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General Electric Co. CEO Jeffrey R. Immelt, center, is no longer singing the same tune he once did as the head of President Obama's Council on Jobs and Competitiveness.

No longer drinking the Kool-Aid

The man who once headed President Obama's Council on Jobs and Competitiveness issued a letter to his General Electric stockholders recently, accusing the president's policies of failing to create jobs and destroying the competitiveness that American companies need to succeed in the global market.

Government policies, CEO Jeffrey Immelt said, are perpetuating "slow growth, poor job creation, populism, low productivity, higher regulation, poor policy and more slow growth."

Fortunately, he said, GE is making decisions that may not be right in the partisan political world but are necessary in the competitive marketplace.

"It doesn't do any good to win awards for good governance if you are getting eaten alive by competitors," Immelt wrote. "Our sole truth of performance is in the market, winning with customers and investors."

In the end, he said, misplaced government priorities are destroying small businesses, the backbone of the U.S. economy.

It's a shame Obama is no longer listening to him.

A little history for Mr. Mook

A young Hillary Clinton spokesman may have believed he was too cute by half recently when he trotted out the right-wing conspiracy excuse for a federal judge's decision that Clinton and her top aides should be questioned under oath about her email scandal.

"We all know that the right wing sees Hillary Clinton as the Democrats' best chance to hold on to the White House and continue to build on the progress that President Obama has made," Clinton flak Robby Mook, who wasn't even a teenager when the first Clinton regime took office, told CNN's Jake Tapper. "That's why this right-wing group filed this lawsuit. Of course they're trying to subpoena people; of course they're trying to get this into the news."

Filing a lawsuit is one thing. Determining the relevance of said lawsuit is another.

The federal judge who determined Clinton and her aides should face scrutiny is U.S. District Court Judge Emmett Sullivan, who was appointed by one William Jefferson Clinton.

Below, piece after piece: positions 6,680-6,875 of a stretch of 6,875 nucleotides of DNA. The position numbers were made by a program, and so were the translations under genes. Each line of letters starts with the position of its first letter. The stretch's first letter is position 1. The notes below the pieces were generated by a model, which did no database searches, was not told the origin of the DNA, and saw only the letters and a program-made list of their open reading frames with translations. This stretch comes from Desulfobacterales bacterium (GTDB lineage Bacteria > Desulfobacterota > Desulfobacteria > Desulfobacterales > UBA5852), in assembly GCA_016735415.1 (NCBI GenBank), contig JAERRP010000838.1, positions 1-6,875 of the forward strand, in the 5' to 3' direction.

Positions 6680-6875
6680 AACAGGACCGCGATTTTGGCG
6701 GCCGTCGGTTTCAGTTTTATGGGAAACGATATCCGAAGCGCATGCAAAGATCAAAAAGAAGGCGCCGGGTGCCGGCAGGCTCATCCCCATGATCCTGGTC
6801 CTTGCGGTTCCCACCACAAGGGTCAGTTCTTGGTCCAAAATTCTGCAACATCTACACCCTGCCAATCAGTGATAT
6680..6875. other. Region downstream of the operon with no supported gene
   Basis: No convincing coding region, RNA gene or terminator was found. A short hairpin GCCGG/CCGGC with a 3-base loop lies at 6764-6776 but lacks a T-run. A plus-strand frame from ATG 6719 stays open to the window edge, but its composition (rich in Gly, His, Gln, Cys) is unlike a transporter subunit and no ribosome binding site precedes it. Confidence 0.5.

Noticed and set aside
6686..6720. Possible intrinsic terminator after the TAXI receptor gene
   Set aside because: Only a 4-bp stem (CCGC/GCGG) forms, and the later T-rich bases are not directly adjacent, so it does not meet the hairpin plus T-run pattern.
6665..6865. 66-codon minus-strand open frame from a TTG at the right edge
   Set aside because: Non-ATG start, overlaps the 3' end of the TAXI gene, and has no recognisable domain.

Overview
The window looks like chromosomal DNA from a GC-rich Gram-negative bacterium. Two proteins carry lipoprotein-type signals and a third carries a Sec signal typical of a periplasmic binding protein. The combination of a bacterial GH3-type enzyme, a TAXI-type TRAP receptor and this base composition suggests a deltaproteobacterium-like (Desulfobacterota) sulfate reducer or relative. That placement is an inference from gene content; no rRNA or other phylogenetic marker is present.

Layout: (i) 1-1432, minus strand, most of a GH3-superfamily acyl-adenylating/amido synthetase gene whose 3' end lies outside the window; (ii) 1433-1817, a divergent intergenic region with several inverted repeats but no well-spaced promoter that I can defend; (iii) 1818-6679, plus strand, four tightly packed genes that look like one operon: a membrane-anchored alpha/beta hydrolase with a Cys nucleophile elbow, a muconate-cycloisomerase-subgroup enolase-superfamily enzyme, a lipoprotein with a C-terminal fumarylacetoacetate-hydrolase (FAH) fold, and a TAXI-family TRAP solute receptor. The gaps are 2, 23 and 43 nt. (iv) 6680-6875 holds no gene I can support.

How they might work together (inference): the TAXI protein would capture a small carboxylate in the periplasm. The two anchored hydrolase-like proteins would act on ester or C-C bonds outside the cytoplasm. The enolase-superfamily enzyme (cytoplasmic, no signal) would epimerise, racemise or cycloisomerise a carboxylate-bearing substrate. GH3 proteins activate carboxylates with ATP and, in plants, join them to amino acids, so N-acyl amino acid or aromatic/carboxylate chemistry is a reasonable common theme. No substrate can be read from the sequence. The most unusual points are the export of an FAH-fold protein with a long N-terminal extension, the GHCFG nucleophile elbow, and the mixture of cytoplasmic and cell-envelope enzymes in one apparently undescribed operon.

Told that, Mook melted and could only blurt, "It's the judge's decision to make. My point is this was promulgated by a right-wing group."

How soon can you leave?

The list of celebrities threatening to leave the country if Donald Trump is elected president is growing so long that it threatens to create a groundswell of support for the businessman.

The latest is singer (entertainer?) Miley Cyrus, who said on Instagram the Super Tuesday results made her want to vomit.

Cyrus, who posted her statement with a photo of a woman with Trump, the same woman with a slain animal and Cyrus herself with a tear rolling down her cheek, made her statement with the class that only such a celebrity could do. The post includes support for waning Democratic/Socialist candidate Sen. Bernie Sanders.

"Yes," she lamented. "That is a tear rolling down my cheek dripping off the end of my nose. This makes me so unbelievable scared and sad Not only for our country but for animals that I love more than anything in this world My heart is broken into 100,000 pieces That picture [of the animal] is so disturbing You are not destiny! It is not your job to decide when a living thing's life is over & you DT are not God no matter how much you think you are!!! (& if he doesn't think he is 'God' he thinks he is the [expletive] chosen one or some [expletive]! We're all just [expletive] jam between his rich [expletive] toes! Honestly [expletive] this [expletive]. I am moving if this is my president! I don't say things I don't mean!"

Mouth in gear too quickly

A kind staffer should have given U.S. Rep. Luis Gutierrez a heads-up on the truth before he went on the floor of the U.S. House of Representatives last week to complain about the lack of diversity at far left MSNBC.

Gutierrez complained about MSNBC host Melissa Harris-Perry being "pulled from the airwaves without even a chance to say goodbye." (Harris-Perry actually left on her own.) He also said anchorman José Díaz-Balart has seen increasingly little airtime on the network. Then he went on to berate parent network NBC for saying it would sever ties to Donald Trump for his remarks about Latinos, only to bring him back to host "Saturday Night Live."

"[L]et's be clear," he said. "This is not about quotas, window dressing or checking the diversity file. Journalists of color bring a different texture, a different perspective on what issues matter and what should be discussed and debated on television."

Unfortunately, the network could trot out as many members of diverse racial, cultural, class and sexual identity groups as it could find, but they wouldn't help if people didn't watch.

MSNBC, after all, has spent years in the ratings cellar because of its unstinting liberal perspective.

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